Friday, February 18, 2005

Civic Duty

It seems that I have become rather involved lately with City Council and Planning Commission meetings. There is a lot going on in this small city that will have a direct effect upon my life.

A couple of weeks ago, I attended a City Planning Commission meeting regarding the building of a townhouse complex, and an affordable living apartment complex near the townhouses. They are both to be constructed in a not so desirable area; an industrial neighborhood near very busy railroad tracks that are used by freight trains and Amtrak. In fact, the railroad tracks run alongside the proposed building sites.

The architectural renderings for both complexes seem to be attractive, and the affordable living apartments may possibly be of a decent size – two or three bedrooms, with two baths. There are many drawbacks to these plans, not the least of which is the fact that “people” will be packed into an area that is unlike the areas they might be moving from.

The main reason for constructing the apartments is to provide a home for residents of two mobile home parks that will be purchased by the city. I am a resident of one of those parks. The city has planned on relocation to the apartments, or other places if residents so desire.

At the Planning Commission meeting, I asked a woman representing the management company for the proposed apartments what the rent would be for a three bedroom apartment. She told me that it would run from $500 to $675, depending on income. This is incredibly cheap for the Bay Area. I was not sure she was giving me the correct information, but she looked it up in her file.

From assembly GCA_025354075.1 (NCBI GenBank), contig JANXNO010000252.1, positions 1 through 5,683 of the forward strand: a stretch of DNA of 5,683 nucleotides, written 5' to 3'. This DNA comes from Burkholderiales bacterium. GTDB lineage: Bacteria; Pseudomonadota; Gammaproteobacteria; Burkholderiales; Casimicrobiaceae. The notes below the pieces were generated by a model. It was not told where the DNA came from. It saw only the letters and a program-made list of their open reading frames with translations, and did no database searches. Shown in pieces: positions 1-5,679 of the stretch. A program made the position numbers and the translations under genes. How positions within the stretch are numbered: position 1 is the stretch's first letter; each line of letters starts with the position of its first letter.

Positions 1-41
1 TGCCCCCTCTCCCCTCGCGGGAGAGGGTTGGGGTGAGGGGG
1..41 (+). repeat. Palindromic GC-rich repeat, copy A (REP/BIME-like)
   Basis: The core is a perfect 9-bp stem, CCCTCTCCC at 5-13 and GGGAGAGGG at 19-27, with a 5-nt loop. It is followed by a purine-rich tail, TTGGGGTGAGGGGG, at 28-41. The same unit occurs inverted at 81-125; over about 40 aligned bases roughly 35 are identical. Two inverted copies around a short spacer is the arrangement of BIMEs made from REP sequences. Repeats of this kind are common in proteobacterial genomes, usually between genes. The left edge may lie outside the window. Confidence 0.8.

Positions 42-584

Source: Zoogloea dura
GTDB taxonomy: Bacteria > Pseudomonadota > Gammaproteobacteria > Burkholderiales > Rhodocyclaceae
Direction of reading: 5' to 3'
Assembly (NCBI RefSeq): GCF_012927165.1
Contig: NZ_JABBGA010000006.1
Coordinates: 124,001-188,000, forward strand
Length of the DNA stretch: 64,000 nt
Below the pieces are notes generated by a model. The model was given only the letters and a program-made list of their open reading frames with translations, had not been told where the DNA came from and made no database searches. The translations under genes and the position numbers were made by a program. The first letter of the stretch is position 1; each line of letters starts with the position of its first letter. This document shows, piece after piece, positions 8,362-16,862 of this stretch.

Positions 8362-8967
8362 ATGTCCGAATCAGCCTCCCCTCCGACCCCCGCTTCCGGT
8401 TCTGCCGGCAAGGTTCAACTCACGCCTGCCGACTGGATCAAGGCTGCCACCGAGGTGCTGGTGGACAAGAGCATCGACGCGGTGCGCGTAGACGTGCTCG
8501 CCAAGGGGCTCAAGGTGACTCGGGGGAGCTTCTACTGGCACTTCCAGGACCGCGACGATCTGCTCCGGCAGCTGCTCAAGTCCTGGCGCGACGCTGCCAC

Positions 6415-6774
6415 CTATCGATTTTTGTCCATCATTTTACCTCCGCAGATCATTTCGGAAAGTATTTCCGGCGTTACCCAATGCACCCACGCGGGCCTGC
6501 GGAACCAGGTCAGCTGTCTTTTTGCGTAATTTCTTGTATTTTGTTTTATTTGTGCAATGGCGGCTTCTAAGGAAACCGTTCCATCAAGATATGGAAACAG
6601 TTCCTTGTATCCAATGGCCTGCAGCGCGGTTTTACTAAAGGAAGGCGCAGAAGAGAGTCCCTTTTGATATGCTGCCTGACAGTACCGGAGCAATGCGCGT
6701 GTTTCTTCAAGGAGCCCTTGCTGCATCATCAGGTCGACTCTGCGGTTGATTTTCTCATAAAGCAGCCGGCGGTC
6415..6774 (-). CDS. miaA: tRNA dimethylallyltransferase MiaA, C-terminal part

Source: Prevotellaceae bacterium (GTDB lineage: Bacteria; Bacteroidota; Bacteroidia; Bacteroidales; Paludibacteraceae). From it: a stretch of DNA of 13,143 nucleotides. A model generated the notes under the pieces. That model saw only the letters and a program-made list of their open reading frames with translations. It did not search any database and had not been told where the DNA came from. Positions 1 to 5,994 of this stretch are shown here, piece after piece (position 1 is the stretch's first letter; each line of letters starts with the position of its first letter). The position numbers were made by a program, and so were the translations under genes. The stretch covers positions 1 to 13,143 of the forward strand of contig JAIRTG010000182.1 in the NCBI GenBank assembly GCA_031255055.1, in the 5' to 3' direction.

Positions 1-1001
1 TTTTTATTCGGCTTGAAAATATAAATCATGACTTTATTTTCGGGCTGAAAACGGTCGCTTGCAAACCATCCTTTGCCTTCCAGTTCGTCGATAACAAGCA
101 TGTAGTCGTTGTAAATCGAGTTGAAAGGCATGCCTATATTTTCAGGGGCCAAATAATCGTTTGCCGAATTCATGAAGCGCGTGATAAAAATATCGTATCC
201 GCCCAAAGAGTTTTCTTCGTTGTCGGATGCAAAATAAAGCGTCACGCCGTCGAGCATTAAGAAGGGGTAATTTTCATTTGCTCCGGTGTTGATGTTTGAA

The following week, I attended a City Council Meeting in which the main business of the evening would be to adopt the townhouse and apartment plans and proceed with the next part of the project. Another spokesman for the management company for the apartments presented the screening qualifications to keep riff-raff out of the complex, as this seems to be a concern of residents of houses nearby. The figure mentioned as a qualifying income was $45,000, half the median income for this city.

When the public was allowed to speak regarding all of the information provided so far, I chose to make myself known. I had become rather upset with the way things were proceeding regarding qualifications for renting an apartment, especially in light of the fact that the complex had been dangled like a carrot as a place to move everyone.

I reminded the City Council and Planning Commission that the main purpose of the apartments was to provide a place to relocate residents of Circle S and Alvarado Mobile Home Parks and I doubted that anyone living in the parks had an income of $45,000. After elaborating on that a bit longer, I used myself as an example, stating that I am on Social Security.

The Mayor, whom I have become acquainted with, acknowledged my statements, giving me the impression that I had made a good point.

I am really getting into going to these meetings. There is a lot of interesting business conducted, and I see some of the council members on a semi-regular basis at other functions.


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